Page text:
Canada’s top official in Washington is refusing to say whether the finance and telecom sectors are off limits in North American Free Trade Agreement renegotiations.

“We’re at the beginning of the negotiations and I think it would be pretty unwise for me to talk about what we’re prepared to put on the table and what we’re not prepared to put on the table,” Ambassador David MacNaughton told reporters in Edmonton on Tuesday.

“I think drawing lines in the sand right now is not helpful to having a constructive negotiation.” 

The United States is taking aim at telecom and banking, a pair of tightly-controlled portions of the Canadian economy, in the upcoming renegotiation of the free trade deal. And at least one Bay Street money manager is warning the trade talks could drag on for years if the Americans insist freeing up cross-border access in those sectors.

In an interview with BNN, Tim Regan, Managing Director at Kingwest & Company, said giving the U.S. room to maneuver into the space could be a slippery slope, as giving the U.S. telecoms an inch would likely result in them taking a mile.

“Room to maneuver would be a floodgate, it really would,” Regan said. “If we look at banking and telecom, they’re our sacred cow oligopolies.”

“We are monitoring the situation and discussing with our members,” wrote Canadian Wireless Telecommunications Association Spokesperson Sophie Paluck in an email to BNN. “We will want to ensure the Canadian wireless industry continues to thrive as a world leader.” 

Regan said it remains to be seen how Canada and Mexico respond to the Americans’ desire for greater telecom access, given the U.S. is the first member of the tripartite agreement to outline its objectives.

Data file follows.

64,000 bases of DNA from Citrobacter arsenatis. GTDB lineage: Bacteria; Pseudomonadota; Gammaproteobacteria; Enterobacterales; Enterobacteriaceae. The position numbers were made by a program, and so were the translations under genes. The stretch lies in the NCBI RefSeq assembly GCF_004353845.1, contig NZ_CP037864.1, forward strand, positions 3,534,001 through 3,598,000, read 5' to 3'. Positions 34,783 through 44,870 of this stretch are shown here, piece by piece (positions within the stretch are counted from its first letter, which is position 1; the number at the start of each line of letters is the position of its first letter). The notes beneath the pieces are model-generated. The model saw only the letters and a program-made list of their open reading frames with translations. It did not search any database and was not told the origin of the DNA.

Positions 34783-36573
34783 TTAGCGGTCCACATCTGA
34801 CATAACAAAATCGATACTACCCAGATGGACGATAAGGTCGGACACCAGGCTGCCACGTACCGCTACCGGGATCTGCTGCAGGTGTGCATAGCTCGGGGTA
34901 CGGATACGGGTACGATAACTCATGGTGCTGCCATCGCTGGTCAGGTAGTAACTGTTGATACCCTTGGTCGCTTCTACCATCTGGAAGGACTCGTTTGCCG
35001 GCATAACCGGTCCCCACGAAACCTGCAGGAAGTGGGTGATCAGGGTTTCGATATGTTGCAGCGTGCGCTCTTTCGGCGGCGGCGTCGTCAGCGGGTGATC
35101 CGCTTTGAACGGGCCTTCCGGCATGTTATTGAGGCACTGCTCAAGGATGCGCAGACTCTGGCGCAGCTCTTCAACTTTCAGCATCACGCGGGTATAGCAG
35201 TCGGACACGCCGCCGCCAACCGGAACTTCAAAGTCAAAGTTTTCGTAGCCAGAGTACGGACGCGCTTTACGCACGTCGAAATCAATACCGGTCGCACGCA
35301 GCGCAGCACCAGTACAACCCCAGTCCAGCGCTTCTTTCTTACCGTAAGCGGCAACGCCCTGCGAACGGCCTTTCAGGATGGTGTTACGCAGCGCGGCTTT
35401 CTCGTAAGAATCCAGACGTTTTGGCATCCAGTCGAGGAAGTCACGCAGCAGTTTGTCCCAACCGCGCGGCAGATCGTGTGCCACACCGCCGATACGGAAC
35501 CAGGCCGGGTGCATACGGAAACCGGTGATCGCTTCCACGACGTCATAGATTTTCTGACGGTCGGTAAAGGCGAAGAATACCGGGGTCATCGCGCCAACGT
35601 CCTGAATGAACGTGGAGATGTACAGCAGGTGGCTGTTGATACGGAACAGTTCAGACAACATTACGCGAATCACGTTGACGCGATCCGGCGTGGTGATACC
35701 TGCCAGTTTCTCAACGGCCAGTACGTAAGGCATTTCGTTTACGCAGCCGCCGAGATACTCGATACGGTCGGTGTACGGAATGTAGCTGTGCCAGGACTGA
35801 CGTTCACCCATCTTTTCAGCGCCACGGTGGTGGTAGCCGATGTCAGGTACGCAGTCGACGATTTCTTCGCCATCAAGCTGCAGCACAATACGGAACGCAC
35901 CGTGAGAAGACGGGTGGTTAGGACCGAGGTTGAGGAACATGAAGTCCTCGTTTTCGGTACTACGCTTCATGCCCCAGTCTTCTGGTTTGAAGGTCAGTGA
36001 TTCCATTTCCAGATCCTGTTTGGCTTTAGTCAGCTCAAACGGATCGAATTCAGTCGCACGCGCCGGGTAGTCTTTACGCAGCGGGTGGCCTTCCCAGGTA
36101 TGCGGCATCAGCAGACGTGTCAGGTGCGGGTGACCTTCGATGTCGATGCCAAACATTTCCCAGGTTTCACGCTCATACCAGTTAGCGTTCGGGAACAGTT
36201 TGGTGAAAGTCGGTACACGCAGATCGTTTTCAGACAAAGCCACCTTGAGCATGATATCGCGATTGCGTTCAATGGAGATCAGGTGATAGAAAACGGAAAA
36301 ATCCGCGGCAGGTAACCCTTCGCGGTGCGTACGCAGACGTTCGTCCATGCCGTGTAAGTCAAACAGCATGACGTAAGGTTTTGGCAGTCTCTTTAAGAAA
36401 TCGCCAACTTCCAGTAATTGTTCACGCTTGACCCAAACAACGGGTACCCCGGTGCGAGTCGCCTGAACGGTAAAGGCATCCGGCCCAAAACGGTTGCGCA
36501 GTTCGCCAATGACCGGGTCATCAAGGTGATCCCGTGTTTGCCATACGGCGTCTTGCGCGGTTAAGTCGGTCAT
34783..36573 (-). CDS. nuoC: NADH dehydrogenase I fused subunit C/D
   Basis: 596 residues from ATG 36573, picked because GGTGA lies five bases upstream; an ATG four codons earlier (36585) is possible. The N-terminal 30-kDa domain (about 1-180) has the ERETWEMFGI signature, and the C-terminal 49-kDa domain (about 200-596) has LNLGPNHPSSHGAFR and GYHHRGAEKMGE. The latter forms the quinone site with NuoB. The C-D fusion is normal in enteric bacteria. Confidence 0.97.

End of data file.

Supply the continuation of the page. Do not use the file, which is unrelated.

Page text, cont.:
“Really, the devil will be in the details in the next few years, it’s going to be give and take so we don’t really know [the details] right now,” he said. “It is really a shot at the telecom industry in Canada.”

Regan said he expects the incumbent telecom players to fight tooth and nail against any interlopers from south of the border, given the pushback against Verizon’s aborted foray into Canada in 2013.

“You can’t have the kind of profits they have, being wireless companies, without pushing back at competition,” he said.

Regan said he expects Canada to dig in its heels if the U.S. decides to force the issue on banking and telecoms, perhaps leading to protracted negotiations spanning a number of years.

“If they really want some of these things, it could drag on,” he said. “If they do go after telecom and banking, it could take years.”


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